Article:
“Bug” on My Floor

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It was a standoff in my own living room. The stranger and I faced each other, both completely still. I could almost hear that eerie whistle from The Good, the Bad, and the Ugly. 

The stranger was dressed in black. I was dressed in black yoga pants. I towered over my challenger, who was only an inch long. But still, it looked fierce, and I knew it had a secret weapon. Which one of us would still be standing after this showdown?

This foe goes by many names: pinacate beetle, darkling beetle, clown bug, stink bug. As far as I know, it was Eleodes obscura, a beetle that lives all over the west. I’ve seen them plenty of times on trails, but I’d never seen one in my house. This one lowered its head and raised its beetle bum. It was ready.

I looked for a second. “Hey, buddy,” I whispered to my son. “Come look at this.” He approached, made an eww sound, and went back to watching Curious George. So much for sidekicks.

In the wild, the darkling beetle has few predators, because of the stinky, oily secretion it produces. Some large species of Eleodes can spray their stink as much as 20 inches. The grasshopper mouse avoids this problem by squishing the beetle’s bum into the ground and eating the head first.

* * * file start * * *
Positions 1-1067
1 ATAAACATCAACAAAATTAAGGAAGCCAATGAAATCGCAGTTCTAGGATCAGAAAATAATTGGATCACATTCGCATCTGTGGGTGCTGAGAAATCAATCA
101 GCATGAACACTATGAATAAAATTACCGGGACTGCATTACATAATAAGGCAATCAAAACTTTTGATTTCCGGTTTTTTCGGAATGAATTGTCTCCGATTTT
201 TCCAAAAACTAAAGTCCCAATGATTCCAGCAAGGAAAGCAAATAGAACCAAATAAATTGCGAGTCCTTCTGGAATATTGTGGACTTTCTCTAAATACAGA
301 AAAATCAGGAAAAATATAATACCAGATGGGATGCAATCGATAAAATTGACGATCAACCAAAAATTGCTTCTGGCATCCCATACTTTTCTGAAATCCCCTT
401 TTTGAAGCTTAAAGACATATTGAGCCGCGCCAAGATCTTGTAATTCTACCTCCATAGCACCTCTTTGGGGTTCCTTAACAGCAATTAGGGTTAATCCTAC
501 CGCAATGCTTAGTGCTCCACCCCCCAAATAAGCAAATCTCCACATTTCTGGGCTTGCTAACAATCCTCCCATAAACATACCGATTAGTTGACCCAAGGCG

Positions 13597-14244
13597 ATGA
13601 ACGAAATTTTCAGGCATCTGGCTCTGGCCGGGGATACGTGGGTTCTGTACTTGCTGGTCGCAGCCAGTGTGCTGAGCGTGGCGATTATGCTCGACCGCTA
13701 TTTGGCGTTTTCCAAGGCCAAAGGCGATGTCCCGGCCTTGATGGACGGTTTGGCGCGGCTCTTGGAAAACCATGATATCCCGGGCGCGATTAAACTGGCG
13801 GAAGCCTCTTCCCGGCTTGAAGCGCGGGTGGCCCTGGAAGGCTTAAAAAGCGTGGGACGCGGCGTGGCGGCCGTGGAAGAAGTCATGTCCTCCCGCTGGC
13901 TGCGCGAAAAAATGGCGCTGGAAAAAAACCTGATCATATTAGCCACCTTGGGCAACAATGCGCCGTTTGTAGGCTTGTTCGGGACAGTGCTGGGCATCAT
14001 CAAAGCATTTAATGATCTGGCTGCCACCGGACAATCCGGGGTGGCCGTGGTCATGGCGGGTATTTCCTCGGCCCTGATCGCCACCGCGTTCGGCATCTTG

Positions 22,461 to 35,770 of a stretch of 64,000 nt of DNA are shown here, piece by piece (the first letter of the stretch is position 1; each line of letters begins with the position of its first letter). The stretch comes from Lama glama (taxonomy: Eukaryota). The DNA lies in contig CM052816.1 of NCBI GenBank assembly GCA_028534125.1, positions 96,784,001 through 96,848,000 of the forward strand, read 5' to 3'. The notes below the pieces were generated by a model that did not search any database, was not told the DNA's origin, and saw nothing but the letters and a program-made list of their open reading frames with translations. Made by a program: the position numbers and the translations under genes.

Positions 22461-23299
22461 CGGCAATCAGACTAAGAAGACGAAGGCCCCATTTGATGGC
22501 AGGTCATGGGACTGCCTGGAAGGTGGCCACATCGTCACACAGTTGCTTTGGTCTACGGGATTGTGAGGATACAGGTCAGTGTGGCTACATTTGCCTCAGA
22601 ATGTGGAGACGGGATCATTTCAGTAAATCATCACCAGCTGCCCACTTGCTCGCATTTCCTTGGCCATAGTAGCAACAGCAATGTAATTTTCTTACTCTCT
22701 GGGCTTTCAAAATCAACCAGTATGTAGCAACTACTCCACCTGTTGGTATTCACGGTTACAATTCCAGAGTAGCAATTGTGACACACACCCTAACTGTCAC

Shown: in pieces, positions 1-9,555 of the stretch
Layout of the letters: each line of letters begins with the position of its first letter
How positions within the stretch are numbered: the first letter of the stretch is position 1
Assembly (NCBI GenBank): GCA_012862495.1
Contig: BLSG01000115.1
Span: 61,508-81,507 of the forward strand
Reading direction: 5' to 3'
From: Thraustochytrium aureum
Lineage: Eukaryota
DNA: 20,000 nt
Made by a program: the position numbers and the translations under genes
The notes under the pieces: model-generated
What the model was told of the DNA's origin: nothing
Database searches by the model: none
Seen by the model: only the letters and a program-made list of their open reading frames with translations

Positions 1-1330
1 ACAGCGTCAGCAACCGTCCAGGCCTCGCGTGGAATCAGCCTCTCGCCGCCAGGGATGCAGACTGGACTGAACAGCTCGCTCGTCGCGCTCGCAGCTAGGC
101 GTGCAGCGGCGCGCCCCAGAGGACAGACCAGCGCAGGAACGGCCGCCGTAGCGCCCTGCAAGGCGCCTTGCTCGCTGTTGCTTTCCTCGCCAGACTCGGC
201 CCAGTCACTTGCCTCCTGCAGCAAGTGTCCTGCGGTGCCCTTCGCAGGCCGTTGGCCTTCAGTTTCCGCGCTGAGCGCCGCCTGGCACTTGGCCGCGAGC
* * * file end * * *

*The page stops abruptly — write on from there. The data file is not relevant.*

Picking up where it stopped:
I didn’t want to eat the beetle, I just wanted it off my floor. I went to get a glass. By the time I returned, the beetle had disappeared, possibly underneath the bookshelf. I set up an ambush. I sat very quietly on the arm of the couch, pretending to watch Curious George, until the beetle emerged. Slowly, very slowly, I tiptoed over to it. It didn’t notice anything until I’d trapped it under the jar.

Then it released its secret weapon. Even trapped in the jar, the bug smelled awful. The smell even roused my son from his video. (“That really stinks!”) I flipped over the jar and raced outside, hurling the bug into a bush with pink flowers.

The smell was still everywhere. I went back inside and flopped onto the couch. There was nothing left to do but watch Curious George. Somewhere in the bushes, the stink bug was whistling.

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Unlike Helen Fields (who writes a delightful series about bugs on her window), I was too rattled by the confrontation to take photos. The image above is by Flickr user Josh More under Creative Commons license.

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